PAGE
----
Issue Date: 
Monday, January 18, 2016

Imported content - 8 important things you need to know

What is Imported Content? If you are operating in the tender environment you will know that content is the term that is used for your products/services/goods that you intend in selling to the Government.

South Africa needs to create new jobs. One way to do this is by ensuring that the manufacturing sector is constantly growing. To encourage economic growth and to stimulate job creation the Department of Trade and Industry (the DTI) has designated industries, sectors and sub-sectors for local production at a specified level of local content .You can find out which these sectors are by visiting their website at www.dti.goz.za.

But what is Imported Content and why must we know what Local Content is? In order for you to understand this better here are eight important things you need to know about Imported Content:

1. According to SATS 1286:2011* , the local content of a product is the tender price less the value of imported content, expressed as a percentage.

2. It is, therefore, necessary to first calculate the imported value of a product to determine the local content of a product.

3. Identify the imported content, if any, by value for components or material or services (Goods).

4. In the case of Goods sourced from a South African manufacturer, agent, supplier or subcontractor (i.e. third party), obtain that information and Declaration D1** from the third party.

5. Very important to know as stated in clause 3.2.4 of SATS 1286:2011: “If information on the origin of the Goods is not available, it will be deemed to be imported content.”

6. Imported content of Goods are separated into two categories, namely:

a. Goods imported directly by the tenderer; and

b. Goods imported by a third party and supplied to the tenderer.

7. When the tenderer supplies Goods that are imported by any third party (for example, a domestic manufacturer, agent, supplier or subcontractor in the supply chain), the onus is on the tenderer to obtain verifiable evidence from the third party.

8. Exemptions, if any, are granted by the Department of Trade and Industry (the DTI). Evidence of the exemptions must be provided and included in Annexure D.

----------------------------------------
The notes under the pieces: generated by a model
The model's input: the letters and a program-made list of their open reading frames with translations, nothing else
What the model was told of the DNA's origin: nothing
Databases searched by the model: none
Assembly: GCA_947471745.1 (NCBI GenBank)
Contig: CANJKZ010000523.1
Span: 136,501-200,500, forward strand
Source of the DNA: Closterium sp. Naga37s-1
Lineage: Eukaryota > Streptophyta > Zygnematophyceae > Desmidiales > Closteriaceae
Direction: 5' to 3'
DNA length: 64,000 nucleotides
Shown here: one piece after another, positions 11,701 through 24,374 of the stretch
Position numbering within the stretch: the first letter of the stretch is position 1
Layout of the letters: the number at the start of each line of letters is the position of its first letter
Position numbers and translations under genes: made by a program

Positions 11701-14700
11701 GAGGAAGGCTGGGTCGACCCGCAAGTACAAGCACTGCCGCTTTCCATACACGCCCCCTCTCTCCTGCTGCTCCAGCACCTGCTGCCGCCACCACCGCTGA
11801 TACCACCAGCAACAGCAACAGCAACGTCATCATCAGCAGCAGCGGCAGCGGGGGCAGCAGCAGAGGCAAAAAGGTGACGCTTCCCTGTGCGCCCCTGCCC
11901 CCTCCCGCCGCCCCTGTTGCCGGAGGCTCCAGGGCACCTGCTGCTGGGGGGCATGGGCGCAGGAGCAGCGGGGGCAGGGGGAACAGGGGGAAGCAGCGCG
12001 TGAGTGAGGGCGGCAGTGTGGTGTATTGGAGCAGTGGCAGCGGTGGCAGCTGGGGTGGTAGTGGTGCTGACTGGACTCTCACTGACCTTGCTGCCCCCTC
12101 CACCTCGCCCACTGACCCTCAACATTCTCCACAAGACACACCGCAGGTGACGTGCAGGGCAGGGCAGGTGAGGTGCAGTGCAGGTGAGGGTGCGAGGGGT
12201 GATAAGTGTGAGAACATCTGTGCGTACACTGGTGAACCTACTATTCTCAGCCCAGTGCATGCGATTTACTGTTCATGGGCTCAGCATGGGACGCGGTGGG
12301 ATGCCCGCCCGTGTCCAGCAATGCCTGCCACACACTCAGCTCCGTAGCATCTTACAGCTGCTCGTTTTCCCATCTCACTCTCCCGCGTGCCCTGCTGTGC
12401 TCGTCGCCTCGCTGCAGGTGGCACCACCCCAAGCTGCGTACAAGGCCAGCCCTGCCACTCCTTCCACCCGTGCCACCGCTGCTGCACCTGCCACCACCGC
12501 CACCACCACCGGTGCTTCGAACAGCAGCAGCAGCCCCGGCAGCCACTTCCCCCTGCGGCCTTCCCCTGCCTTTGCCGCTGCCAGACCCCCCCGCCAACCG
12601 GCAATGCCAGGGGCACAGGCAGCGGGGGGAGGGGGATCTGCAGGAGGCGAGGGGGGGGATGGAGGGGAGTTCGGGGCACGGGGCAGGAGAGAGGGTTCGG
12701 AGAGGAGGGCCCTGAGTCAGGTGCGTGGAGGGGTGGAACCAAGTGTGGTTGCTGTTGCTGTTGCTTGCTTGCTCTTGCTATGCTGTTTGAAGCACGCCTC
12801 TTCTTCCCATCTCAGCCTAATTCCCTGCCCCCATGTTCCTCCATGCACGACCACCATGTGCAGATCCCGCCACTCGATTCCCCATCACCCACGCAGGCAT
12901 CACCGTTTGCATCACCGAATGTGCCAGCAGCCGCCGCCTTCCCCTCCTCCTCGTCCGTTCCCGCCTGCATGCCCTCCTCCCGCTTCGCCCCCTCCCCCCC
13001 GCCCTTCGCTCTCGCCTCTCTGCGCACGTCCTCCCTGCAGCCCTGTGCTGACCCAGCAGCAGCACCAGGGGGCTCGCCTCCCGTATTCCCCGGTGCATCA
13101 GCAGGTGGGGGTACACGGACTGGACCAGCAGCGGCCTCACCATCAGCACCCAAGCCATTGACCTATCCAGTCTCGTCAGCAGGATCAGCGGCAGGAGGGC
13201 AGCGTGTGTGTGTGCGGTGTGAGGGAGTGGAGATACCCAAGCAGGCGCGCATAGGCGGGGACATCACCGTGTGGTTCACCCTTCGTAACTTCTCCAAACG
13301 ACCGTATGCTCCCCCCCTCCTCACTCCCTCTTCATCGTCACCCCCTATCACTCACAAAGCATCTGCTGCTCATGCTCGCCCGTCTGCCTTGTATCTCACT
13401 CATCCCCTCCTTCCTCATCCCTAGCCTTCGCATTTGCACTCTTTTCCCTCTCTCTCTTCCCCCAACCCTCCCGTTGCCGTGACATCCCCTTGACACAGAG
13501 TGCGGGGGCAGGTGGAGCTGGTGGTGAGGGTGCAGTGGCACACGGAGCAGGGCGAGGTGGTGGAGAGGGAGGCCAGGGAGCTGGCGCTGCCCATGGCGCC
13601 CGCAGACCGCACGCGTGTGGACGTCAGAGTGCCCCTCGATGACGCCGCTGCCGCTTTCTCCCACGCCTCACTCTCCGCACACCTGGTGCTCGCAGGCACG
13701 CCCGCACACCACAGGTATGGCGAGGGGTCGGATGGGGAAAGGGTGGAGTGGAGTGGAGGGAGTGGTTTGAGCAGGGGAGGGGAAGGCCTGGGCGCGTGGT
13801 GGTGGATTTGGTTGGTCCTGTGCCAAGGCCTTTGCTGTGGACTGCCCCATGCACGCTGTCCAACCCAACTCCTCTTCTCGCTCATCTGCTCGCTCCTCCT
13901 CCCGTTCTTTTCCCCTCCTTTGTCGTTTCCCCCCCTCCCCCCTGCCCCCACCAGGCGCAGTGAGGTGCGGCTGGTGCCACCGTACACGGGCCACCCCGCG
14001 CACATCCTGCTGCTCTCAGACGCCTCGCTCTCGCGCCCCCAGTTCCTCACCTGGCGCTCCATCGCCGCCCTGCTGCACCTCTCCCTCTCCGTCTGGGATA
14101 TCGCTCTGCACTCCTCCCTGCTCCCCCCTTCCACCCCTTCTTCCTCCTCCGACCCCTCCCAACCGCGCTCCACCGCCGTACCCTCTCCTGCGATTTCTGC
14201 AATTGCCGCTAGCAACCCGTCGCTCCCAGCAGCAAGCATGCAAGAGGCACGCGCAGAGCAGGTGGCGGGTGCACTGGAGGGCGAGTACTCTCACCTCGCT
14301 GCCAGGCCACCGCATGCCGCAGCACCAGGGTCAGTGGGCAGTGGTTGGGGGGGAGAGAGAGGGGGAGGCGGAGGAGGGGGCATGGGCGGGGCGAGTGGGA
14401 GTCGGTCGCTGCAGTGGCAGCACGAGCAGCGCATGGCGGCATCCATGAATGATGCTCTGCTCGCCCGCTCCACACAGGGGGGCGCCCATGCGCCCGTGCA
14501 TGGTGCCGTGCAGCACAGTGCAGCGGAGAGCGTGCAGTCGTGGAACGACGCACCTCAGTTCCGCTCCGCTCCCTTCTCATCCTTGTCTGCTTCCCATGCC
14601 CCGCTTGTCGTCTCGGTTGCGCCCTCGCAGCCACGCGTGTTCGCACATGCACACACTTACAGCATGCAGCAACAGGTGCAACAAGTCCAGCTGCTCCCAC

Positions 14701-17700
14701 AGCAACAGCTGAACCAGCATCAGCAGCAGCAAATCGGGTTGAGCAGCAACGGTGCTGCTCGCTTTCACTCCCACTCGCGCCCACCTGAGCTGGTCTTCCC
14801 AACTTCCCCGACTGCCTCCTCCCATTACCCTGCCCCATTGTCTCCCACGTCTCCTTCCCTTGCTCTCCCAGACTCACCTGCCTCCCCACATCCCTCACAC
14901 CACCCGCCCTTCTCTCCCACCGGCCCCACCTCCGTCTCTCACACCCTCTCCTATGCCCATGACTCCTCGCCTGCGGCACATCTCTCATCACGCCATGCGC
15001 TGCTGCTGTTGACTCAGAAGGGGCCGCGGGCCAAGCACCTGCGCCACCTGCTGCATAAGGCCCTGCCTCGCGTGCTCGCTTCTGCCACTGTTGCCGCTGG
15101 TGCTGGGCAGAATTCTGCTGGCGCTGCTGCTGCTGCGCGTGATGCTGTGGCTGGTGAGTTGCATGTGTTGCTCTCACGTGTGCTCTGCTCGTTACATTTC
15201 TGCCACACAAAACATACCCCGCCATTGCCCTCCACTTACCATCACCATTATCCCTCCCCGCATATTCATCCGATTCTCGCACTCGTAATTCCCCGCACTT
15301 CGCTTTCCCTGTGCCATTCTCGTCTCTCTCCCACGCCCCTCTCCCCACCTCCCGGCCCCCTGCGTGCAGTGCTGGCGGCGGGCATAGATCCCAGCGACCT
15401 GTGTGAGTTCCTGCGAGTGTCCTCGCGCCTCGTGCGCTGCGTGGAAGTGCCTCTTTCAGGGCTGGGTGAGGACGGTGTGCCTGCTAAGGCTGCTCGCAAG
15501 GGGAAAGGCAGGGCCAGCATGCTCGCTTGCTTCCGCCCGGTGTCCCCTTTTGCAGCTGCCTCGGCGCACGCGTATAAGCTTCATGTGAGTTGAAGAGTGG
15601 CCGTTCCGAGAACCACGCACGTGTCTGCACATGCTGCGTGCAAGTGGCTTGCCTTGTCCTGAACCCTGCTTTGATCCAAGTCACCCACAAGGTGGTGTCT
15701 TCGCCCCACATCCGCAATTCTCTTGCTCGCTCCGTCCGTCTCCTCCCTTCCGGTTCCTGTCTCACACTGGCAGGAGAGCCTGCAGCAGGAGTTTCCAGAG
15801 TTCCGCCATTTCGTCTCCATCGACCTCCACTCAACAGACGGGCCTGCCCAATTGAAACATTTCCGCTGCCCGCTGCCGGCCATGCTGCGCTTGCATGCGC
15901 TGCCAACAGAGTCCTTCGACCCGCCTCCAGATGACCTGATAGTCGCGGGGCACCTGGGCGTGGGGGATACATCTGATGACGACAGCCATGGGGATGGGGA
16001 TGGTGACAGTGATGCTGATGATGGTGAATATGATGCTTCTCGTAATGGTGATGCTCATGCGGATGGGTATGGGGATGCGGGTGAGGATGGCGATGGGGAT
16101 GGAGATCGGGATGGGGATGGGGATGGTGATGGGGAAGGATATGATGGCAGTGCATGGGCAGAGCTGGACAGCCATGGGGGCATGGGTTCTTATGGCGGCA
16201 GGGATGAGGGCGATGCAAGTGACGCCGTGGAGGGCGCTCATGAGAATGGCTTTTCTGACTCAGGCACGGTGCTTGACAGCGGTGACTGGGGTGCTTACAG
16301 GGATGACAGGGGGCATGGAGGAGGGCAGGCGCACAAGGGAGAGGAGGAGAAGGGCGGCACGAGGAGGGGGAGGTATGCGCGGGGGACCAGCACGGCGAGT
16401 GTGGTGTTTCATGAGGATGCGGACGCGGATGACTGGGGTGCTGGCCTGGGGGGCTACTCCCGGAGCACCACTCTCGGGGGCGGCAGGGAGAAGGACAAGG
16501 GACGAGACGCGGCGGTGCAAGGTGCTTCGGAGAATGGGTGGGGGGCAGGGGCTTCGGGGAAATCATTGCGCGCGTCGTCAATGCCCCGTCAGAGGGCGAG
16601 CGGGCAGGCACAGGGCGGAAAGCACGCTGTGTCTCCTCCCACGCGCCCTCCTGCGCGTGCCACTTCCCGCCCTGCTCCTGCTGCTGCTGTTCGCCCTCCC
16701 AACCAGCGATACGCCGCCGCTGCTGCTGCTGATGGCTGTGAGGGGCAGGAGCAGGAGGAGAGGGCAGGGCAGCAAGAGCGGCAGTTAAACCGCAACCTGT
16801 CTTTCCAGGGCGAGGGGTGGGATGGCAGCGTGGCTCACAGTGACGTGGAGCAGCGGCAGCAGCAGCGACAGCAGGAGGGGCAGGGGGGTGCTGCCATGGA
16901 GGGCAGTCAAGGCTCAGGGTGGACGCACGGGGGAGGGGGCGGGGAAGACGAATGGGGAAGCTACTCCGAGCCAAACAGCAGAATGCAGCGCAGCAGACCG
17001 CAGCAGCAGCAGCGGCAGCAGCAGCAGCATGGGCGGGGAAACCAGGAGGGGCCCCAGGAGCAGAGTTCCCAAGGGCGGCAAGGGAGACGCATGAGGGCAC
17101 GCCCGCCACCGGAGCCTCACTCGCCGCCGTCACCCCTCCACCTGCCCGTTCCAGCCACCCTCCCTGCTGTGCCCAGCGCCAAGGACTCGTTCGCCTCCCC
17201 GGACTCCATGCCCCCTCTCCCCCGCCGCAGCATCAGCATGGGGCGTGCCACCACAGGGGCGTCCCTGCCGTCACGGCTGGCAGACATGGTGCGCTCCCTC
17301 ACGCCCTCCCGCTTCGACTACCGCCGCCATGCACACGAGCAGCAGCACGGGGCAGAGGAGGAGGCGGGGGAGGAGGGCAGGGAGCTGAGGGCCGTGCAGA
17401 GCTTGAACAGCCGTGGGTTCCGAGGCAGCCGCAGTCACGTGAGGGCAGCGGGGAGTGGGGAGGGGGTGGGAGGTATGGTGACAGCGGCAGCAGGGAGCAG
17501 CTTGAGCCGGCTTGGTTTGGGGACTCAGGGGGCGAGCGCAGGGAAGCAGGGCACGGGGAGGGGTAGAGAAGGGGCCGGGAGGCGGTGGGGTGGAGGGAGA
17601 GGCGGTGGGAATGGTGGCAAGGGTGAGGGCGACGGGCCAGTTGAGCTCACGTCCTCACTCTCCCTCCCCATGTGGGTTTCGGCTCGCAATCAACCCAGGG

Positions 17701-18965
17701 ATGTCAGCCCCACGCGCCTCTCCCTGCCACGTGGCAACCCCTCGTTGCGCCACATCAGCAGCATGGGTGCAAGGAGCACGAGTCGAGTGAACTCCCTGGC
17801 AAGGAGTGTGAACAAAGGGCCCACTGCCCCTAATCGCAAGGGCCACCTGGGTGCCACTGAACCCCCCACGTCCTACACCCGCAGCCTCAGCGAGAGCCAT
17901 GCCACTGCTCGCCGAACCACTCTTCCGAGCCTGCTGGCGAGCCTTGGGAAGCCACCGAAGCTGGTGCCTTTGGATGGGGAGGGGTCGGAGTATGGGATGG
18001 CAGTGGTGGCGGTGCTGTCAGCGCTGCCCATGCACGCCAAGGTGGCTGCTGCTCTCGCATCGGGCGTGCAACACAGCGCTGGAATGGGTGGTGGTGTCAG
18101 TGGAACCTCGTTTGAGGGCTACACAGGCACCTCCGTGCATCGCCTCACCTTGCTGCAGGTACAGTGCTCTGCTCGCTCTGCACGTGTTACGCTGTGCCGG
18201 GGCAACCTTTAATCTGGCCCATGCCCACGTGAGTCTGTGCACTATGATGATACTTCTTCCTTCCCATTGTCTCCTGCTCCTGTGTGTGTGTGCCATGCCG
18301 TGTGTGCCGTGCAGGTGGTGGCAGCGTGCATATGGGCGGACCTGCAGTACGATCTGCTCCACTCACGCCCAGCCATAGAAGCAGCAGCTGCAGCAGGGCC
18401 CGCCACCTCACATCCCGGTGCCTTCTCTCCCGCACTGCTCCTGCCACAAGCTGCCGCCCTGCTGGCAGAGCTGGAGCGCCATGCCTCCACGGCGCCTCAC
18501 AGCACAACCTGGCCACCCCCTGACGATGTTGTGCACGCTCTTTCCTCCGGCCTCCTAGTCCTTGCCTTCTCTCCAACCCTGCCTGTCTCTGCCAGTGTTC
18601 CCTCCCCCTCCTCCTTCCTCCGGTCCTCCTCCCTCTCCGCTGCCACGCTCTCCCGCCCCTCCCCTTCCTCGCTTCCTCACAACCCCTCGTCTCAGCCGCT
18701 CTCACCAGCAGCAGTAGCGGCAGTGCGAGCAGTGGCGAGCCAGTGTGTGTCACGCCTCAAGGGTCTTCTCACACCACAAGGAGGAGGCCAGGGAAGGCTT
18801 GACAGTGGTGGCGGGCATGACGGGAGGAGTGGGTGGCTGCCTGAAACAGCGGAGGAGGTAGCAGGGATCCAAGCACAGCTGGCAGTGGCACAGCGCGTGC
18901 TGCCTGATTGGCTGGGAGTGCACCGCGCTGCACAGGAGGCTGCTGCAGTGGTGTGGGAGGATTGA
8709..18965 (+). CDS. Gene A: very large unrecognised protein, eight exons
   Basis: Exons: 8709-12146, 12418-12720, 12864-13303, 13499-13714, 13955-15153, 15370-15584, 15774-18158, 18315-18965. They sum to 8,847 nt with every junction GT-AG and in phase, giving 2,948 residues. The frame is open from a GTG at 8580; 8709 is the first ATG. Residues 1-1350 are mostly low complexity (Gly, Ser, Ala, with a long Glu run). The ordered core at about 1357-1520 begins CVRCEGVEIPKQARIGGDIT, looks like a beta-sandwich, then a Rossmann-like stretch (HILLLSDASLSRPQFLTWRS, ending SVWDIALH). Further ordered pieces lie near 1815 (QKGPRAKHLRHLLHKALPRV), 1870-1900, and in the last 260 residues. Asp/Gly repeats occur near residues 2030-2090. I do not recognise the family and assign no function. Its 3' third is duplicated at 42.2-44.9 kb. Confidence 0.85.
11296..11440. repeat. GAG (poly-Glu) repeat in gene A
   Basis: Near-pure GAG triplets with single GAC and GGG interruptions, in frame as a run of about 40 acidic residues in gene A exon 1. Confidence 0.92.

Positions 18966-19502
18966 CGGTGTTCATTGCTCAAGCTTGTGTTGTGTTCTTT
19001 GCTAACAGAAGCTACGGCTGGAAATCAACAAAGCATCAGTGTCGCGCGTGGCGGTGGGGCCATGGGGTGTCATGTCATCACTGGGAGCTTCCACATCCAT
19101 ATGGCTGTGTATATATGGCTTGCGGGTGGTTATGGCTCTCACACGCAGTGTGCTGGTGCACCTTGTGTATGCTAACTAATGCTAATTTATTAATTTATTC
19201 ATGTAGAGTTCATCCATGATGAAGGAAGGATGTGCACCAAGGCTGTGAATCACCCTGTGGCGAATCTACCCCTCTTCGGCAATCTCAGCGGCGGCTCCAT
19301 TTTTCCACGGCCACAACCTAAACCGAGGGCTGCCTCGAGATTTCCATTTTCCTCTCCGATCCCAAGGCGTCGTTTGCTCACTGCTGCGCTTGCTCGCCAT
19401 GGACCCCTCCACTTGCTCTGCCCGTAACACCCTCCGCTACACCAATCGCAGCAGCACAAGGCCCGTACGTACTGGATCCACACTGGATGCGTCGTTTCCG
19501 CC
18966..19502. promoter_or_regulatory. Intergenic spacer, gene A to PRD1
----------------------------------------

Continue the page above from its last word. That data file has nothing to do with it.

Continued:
Once you have determined the Important Content of your goods you can determine if you are within the Local Content limits set out in the Designated Sector list.

Remember that when you respond to a tender and your product has to comply with Local Content then you will have to complete Standard Bidding Document 6.2 as well as Annexures C, D and E. Failure to complete these Annexures (Declarations) will lead to disqualification of your tender.

If you have difficulties completing these documents you can attend our “High Level” tender workshop which explains in detail how to complete these documents as well as other difficult tender issues. To find out when our next “High Level” tender workshop is taking place email us at admin@how2tender.com.

* SATS = South African Technical Specification and SATS1286:2011 specifically deals with preferential procurement and the measurement and verification of Local Content)

** This is the imported content declaration (Annexure D) that must be completed during the tender process

When Must I Sub-Contract?

There seems to be a lot of confusion amongst entrepreneurs when it comes to tenders and sub-contracting. The Draft Preferential Procurement Regulations, have been gazetted and are currently up for review. However, these Regulations are the major cause for the confusion. Many entrepreneurs ask whether they should sub-contract or not whilst responding to a tender.

The Draft Preferential Procurement Regulations stipulates the following: 

  1. For contracts above R30 million, the tenderer MUST sub-contract a minimum of 30% of the value of the... Read More
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